The Changing Face of Chemistry 2022-23
March 16, 2023
How Has Structural Chemistry Data Changed in the Past Year, and What Does It Mean for Future Research?
The annual statistics have just been released from the Cambridge Structural Database (CSD); summarizing the small-molecule and metal-organic structures published in the past year. This data gives unique insights into the changing face of chemistry. Here we look at how structural chemistry data changed in 2022 vs previous years.
The Vital Role of Data in Chemistry Research
Access to trusted, curated, accessible, and interoperable chemical structure data has transformed scientific research. Diverse fields from drug discovery and development to functional materials, agrochemicals, and beyond use chemical databases to inform, guide, and inspire novel work. Trusted, curated data is the foundation for AI and ML approaches which continue to grow across diverse chemistry research areas.
Databases such as the CSD are valuable to researchers who can draw insights from chemistry that has already been observed such as What is “normal” for this bond length? What structures like mine exist, and what are their properties? What interactions are likely to be observed with this structure?
Uses of the Cambridge Structural Database
The CSD is the world’s largest repository for small-molecule organic and metal-organic crystal structures. Over 1.2 million structures have been curated since 1965, and are used today by top pharma, biotechs, and academic researchers to fuel novel research. The contents of the database may be taken as a measuring stick for changes in focus and priorities within chemistry research.
Key Observations from the Statistics
- The total database grew by 5% (data from published literature and via CSD Communications)
- There was slight slowing in growth of structures containing metals this year than in previous years
- Studies at low and high temperatures continue to grow at a faster rate than room temperature data collections
- Structures solved by neutron studies have decreased, perhaps reflecting the increasing popularity of electron diffraction methods and/or a delayed effect of the COVID-19 lockdowns
- Disordered structures continue to increase.
Explore the full statistics:
- CSD Space Group Statistics – Space Group Number Ordering
- CSD Space Group Statistics – Space Group Frequency Ordering
- CSD R-factor Statistics
- CSD Publication Year Statistics
- CSD Journal Statistics
- CSD Entries: Summary Statistics
- CSD Crystal System Statistics
- CSD Author Statistics.
|Metric||Structures (January 2023)||Change cf. 2022||Change cf. 2021||Change cf. 2020||Change cf. 2019||Change cf. 2018|
|Total No. of structures||1235232||5%||5%||6%||6%||6%|
|No. of different compounds||1109868||5%||5%||5%||5%||6%|
|No. of literature sources||2058||0%||1%||1%||1%||14%|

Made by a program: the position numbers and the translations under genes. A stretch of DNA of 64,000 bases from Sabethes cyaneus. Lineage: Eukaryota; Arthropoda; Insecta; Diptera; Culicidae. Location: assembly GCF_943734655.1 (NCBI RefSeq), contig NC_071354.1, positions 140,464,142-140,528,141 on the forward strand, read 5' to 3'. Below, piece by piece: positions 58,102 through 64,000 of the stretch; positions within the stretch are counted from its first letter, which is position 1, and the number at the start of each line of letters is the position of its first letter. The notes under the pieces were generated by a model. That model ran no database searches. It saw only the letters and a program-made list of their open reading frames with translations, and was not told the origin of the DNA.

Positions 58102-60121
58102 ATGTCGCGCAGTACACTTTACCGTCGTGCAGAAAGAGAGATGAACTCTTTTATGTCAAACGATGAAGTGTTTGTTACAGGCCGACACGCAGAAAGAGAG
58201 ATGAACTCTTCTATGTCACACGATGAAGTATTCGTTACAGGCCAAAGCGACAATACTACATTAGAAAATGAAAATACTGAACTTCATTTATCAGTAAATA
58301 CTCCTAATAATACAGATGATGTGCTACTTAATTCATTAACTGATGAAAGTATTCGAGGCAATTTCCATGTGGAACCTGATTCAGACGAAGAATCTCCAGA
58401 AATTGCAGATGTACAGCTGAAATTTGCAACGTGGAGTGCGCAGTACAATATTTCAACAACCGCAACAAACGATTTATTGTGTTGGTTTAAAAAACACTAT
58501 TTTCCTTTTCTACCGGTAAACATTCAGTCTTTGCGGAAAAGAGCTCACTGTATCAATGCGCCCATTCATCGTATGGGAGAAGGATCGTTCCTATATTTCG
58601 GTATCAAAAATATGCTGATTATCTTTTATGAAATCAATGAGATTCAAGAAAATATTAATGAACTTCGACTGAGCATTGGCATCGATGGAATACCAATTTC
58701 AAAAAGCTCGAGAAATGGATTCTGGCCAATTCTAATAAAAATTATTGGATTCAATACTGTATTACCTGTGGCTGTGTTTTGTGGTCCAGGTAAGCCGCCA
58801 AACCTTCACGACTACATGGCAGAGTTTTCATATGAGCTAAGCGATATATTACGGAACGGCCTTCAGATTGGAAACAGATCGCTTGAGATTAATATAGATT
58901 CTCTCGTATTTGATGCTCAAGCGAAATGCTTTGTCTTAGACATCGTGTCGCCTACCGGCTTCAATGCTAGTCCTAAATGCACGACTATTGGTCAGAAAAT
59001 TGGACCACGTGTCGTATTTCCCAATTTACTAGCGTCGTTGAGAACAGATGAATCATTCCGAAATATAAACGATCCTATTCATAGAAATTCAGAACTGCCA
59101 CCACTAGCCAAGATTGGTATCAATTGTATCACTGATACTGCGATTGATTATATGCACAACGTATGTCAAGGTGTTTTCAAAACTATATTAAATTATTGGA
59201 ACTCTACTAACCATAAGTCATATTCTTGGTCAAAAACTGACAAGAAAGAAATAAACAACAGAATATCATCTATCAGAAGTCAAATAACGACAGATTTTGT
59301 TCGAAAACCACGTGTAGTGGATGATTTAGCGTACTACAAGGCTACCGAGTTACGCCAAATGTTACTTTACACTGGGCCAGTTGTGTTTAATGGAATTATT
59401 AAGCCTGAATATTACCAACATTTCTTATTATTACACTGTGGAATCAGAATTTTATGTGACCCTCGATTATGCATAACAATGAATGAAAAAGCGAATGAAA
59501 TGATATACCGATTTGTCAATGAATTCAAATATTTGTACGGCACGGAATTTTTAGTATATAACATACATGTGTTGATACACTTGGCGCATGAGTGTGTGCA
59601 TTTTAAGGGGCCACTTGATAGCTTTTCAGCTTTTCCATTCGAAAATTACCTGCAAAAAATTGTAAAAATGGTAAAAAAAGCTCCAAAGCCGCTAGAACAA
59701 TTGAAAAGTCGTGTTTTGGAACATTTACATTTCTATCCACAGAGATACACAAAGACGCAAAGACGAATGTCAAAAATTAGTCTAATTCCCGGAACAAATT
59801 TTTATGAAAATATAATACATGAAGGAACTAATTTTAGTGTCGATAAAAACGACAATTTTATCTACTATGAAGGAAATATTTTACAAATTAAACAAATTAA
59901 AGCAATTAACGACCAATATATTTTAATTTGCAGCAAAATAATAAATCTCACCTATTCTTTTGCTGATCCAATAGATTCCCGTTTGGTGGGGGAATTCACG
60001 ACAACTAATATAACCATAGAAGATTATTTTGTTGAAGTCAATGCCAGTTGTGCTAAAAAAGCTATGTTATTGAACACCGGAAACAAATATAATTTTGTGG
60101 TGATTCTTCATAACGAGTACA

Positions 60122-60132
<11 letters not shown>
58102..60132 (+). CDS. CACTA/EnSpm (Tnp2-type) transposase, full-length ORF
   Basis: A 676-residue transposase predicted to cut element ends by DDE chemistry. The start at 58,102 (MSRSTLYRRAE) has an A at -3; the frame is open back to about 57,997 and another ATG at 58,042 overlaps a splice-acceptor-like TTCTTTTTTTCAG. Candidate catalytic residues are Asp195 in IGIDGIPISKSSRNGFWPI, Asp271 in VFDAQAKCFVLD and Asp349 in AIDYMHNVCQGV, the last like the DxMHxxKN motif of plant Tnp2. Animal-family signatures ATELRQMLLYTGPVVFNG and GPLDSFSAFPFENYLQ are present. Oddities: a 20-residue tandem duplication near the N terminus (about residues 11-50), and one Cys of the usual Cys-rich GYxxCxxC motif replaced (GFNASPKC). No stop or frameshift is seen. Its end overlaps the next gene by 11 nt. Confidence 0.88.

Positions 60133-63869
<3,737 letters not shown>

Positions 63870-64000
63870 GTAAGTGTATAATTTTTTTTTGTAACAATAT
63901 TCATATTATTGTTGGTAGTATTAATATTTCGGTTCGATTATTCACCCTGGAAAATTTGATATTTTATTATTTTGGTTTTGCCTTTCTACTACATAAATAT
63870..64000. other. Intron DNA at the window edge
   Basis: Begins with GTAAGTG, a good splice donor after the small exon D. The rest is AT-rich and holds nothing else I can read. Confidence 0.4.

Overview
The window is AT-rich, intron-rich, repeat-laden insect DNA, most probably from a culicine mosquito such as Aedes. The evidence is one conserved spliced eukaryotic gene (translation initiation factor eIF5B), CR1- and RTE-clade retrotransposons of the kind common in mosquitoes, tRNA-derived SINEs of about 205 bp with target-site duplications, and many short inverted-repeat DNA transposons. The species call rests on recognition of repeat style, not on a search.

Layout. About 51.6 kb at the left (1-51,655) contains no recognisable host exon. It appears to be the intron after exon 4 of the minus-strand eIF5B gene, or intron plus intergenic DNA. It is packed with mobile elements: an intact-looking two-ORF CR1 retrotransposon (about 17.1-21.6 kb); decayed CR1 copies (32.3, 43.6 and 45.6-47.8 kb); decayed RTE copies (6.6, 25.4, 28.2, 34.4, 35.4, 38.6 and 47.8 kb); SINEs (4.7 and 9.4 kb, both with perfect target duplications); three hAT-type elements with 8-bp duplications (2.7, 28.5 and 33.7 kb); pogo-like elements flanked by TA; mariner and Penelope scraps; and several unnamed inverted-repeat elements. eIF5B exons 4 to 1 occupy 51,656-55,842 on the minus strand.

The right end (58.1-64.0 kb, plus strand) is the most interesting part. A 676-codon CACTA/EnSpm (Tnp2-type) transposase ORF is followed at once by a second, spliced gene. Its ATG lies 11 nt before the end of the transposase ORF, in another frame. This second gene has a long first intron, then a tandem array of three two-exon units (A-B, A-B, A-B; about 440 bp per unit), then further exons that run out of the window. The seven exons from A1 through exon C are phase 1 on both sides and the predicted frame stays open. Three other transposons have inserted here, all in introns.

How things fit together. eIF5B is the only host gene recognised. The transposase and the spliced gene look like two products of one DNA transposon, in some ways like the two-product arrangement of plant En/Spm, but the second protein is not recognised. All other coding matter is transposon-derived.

|Transition metal present||581041||4%||5%||5%||5%||5%|
|Li – Fr or Be – Ra present||60769||5%||6%||6%||6%||4%|
|Main group metal present||128883||5%||6%||6%||6%||5%|
|3D coordinates present||1168675||5%||5%||6%||6%||6%|
|Powder diffraction studies||4773||0%||0%||0%||0%||3%|
|Low/high temp. studies||675,320||8%||6%||8%||8%||8%|
|Disorder present in structure||342250||6%||7%||7%||7%||8%|
|R-factor < 0.100||1185360||5%||5%||6%||7%||6%|
|R-factor < 0.075||1072641||5%||5%||5%||8%||6%|
|R-factor < 0.050||707829||5%||5%||6%||7%||7%|
|R-factor < 0.030||173337||5%||6%||6%||16%||7%|
|No. of atoms with 3D coordinates||105821374||5%||6%||6%||3%||10%|
All the data in the CSD is from experimentally observed crystal structures. This is gathered from the published literature, or by direct publication from the scientist (as a “CSD Communication” with no associated paper).
Each structure then undergoes manual and automated curation to make it more accessible for human and machine use (following the FAIR data principles; findable, accessible, interoperable, reusable).
- To date, 165 journals have contributed more than 500 structures to the CSD
- To date, 1,070 authors are cited in 500 or more CSD entries
- The data has been curated since 1965, but includes structures solved from 1923 onwards.
Data Complexity and Precision
The number of atoms per structure has steadily increased since 1965, reflecting improvements in x-ray crystallography and other analytical techniques. However, this peaked in 2021 and a slight decrease is observed in the last 2 years. However some of the most complex structures (with the most atoms per structure) take longer to add to the CSD, so the downturn might flatten out.
The precision of the data is assessed by the crystallographic R-factor, which measures how well the structure factors computed agree with structure factors given by experimentally observed diffraction intensities.
The data shown represents all data in the CSD to date. Structures with unreported R-factors often arise from short communications or very early literature.
The proportion of structures having the highest category of precision has changed little in the previous 5 years. Despite the rise of electron diffraction as a method this hasn’t yet impacted on overall trends in the data.
|R-factor range||% CSD 2023||% CSD 2022||% CSD 2021||% CSD 2020||% CSD 2019|
- Explore the full statistics:
- Learn more about the CSD and how it can impact your research.
- Register for a webinar to learn more about the applications of the CSD data and software.
CSD Database (36)